5. As interest in the topics increase, there comes a time when it is appropriate to move from an informal to a formal Discovery Bible Study within the context of a Discovery Group.  By this point the Disciple-maker should know who the spiritual leader of the group is.  It may or may not be the Person of Peace.
  6. The Disciple-maker then approaches the spiritual leader of the family/group/neighbors/workmates, and suggests that he/she should lead the group in discovering more about God.
  7. Upon acceptance, the Disciple-maker begins a relationship with the spiritual leader and coaches him/her to lead a Discovery Group.  Coaching includes teaching and the practice of skills until they are perfected.  At this point you may want to review Small Groups that have the DNA of a Gospel Planting Movement.
  8. The Discovery Group takes people from not knowing God to falling in love with Jesus.  Later, the same process is used to master any topic in the Bible.  It establishes the DNA of the emerging church.
  9. Here is an outline with the DNA elements in parenthesis:
    • Ask: What are you thankful for this week?  (Prayer/Worship)
    • Ask:  What has stressed you out this week?  What do you need for things to be better?  (Intercession)
    • Ask:  What are the needs of the people in your community? (Ministry)
    • Ask:  How can we help each other with the needs we expressed? (Ministry)
    • Ask:  What did we talk about last week? (Review/Accountability)
    • Ask:  Did you change anything in your life as a result of last week’s story? (Accountability/Obedience)
    • Ask:  Did you get a chance to share the story with [the person they identified]? (Accountability/Evangelism)
    • Ask:  We identified several needs last week and planned to meet those needs.  How did it go? (Accountability/Ministry)
    • Say:  Let’s see what the Bible teaches us this week. Read this week’s passage. (Scripture)
    • Ask for someone to retell the passage in his or her own words.  Like they were telling a friend who wasn’t there. (Understanding/Evangelism)
    • Ask the Group: Do you agree with their retelling?  Is there something they added or left out that they shouldn’t have?  As long as the group doesn’t miss a key component of the passage, continue.  If they miss something, read the passage again.  If someone states something that isn’t in the passage, ask, “Where did you find [what they said] in this passage?”  Reread the passage, if necessary. (Priesthood of Believers/Group Correction/Understanding)
    • Ask:  What does this passage teach us about God? (Discovery/Scripture/Priesthood of Believers)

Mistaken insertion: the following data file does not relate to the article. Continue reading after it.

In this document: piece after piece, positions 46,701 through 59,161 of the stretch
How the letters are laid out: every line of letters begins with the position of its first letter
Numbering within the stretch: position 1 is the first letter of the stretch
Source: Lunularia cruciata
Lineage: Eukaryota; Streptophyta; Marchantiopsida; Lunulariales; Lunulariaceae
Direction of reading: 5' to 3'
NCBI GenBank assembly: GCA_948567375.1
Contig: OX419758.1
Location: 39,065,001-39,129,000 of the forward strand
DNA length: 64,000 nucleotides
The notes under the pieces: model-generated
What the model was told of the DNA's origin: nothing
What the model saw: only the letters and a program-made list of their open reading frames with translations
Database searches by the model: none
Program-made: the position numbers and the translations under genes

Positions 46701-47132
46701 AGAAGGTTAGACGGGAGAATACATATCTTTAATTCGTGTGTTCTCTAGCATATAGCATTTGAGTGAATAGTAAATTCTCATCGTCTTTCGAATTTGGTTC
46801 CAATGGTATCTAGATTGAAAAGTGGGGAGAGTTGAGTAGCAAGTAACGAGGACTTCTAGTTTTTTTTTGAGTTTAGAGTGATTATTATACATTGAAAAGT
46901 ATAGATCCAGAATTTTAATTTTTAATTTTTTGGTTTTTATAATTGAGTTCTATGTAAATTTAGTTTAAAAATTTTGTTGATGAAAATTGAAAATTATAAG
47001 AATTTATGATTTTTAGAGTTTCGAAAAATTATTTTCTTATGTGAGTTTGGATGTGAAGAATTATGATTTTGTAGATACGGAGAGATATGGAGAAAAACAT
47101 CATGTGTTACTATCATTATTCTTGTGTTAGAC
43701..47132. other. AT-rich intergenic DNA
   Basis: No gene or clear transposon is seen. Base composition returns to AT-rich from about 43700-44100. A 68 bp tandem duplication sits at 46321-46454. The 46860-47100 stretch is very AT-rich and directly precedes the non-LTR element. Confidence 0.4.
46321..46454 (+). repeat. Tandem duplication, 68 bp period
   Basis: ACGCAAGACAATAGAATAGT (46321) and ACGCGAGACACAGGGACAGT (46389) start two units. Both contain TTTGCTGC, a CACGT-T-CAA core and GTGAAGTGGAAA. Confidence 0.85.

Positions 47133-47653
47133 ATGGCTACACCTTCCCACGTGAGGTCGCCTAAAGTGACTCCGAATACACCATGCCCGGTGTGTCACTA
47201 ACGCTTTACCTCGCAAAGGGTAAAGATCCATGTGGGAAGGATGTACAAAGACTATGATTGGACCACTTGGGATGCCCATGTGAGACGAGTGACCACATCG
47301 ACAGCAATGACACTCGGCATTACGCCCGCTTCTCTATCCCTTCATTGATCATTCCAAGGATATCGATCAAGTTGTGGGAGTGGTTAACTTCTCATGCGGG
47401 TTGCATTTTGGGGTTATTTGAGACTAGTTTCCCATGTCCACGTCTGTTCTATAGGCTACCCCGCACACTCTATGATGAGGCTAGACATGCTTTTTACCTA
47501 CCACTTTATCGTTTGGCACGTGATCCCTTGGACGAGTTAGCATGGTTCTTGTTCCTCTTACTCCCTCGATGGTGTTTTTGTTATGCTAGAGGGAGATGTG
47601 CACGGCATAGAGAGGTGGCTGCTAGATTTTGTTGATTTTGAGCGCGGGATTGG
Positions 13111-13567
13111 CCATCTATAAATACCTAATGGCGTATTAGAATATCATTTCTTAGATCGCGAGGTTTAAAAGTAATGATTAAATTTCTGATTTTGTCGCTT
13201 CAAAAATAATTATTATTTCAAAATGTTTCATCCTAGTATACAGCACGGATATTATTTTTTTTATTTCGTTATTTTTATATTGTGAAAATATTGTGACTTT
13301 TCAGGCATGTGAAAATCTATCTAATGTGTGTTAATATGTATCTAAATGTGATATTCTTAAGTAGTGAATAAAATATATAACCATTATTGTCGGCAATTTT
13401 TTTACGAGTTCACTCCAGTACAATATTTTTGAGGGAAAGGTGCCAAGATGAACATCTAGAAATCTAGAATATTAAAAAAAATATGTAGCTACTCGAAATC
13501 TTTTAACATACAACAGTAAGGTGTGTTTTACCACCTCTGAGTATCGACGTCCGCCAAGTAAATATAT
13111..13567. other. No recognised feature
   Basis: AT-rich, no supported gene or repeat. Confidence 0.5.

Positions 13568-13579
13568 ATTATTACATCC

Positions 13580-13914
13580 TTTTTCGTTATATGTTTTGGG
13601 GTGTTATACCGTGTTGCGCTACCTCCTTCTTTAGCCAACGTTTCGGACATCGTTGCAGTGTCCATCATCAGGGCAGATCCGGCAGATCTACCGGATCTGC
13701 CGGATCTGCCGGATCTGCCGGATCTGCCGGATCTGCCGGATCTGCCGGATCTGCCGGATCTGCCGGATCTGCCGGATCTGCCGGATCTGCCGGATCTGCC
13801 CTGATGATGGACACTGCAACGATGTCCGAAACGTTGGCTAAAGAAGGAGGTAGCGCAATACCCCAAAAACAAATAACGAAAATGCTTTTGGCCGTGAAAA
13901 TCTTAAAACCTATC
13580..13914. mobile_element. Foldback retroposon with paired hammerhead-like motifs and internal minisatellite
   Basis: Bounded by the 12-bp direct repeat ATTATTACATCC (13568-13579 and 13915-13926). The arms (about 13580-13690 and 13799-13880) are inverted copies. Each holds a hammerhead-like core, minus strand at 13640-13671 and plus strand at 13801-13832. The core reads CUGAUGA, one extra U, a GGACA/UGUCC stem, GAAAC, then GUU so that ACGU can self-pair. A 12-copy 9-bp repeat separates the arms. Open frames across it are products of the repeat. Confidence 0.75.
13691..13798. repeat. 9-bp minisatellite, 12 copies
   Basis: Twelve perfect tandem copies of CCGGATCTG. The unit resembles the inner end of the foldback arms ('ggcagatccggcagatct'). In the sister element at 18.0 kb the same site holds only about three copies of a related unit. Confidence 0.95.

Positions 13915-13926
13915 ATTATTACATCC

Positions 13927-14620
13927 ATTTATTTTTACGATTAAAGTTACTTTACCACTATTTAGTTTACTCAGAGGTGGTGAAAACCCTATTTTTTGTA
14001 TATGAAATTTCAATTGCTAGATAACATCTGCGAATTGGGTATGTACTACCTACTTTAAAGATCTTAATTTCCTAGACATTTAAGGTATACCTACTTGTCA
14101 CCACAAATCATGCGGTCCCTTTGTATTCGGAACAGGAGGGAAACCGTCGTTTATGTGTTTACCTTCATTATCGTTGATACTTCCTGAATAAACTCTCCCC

• Ask:  What does this passage teach us about humanity? (Discovery/Scripture/Priesthood of Believers)
    • Ask:  If we believe this passage is from God, how must we change? (Discovery/Scripture/Obedience/Priesthood of Believers)
    • Ask:  Who are you going to share this passage with before we meet again? (Evangelism/Replication)
    • Ask:  When do you want to meet again? This is a practical question.  You will never get someone to commit to a 26-week study.  But, you can give them the option to meet again next week.  If they are really seeking and if the meeting is filling a need, they will tell you they want to meet again.
  10. This process is repeated every week until the group becomes Believers and then Disciples in obedience to the Word, which will include baptism and is when we consider a church to be established.  Maturing of the church continues with new Bible studies designed to take the church to reproduction.

Now, let’s revisit the learning pyramid.

  1. Lecture (teaching) takes place between the Disciple-maker and the seeker who will lead the group.
  2. Reading the Scripture for the next lesson takes place between the Disciple-maker and the seeker who leads the group.
  3. Reading to the group/listening to Scripture takes place in the group.
  4. Demonstration of the process takes place between the Disciple-maker and the seeker who leads the group, and the group practices it weekly.
  5. The group is led in discussion of the Word using the questions given by the Disciple-maker.  Note that the group leader does not teach, but simply leads a discussion around the Word of God.
  6. The seeker/leader and the group practice the process weekly.  They also practice what they have learned with others inside and outside the group.
  7. Every week the group members are encouraged to share/teach other what they are learning and to put into immediate practice (obey) what they are learning.

I hope you can see how every learning process is taken advantage of in the development of the Disciple-Making Movement methodology.

Now, let’s compare the traditional method of preaching/teaching to discipleship to Disciple-making.


Disciple-Making Movements
Scripture Scripture
Explanation Understanding
Application Obedience


Our purpose is not to just teach or preach.  Our purpose is to teach and preach with our words, our lives, and our practices in such a way that others can do the same as they imitate us in their groups and among their family/friends/neighbors/work.  More than explanation, we want understanding.  More than application, we want obedience.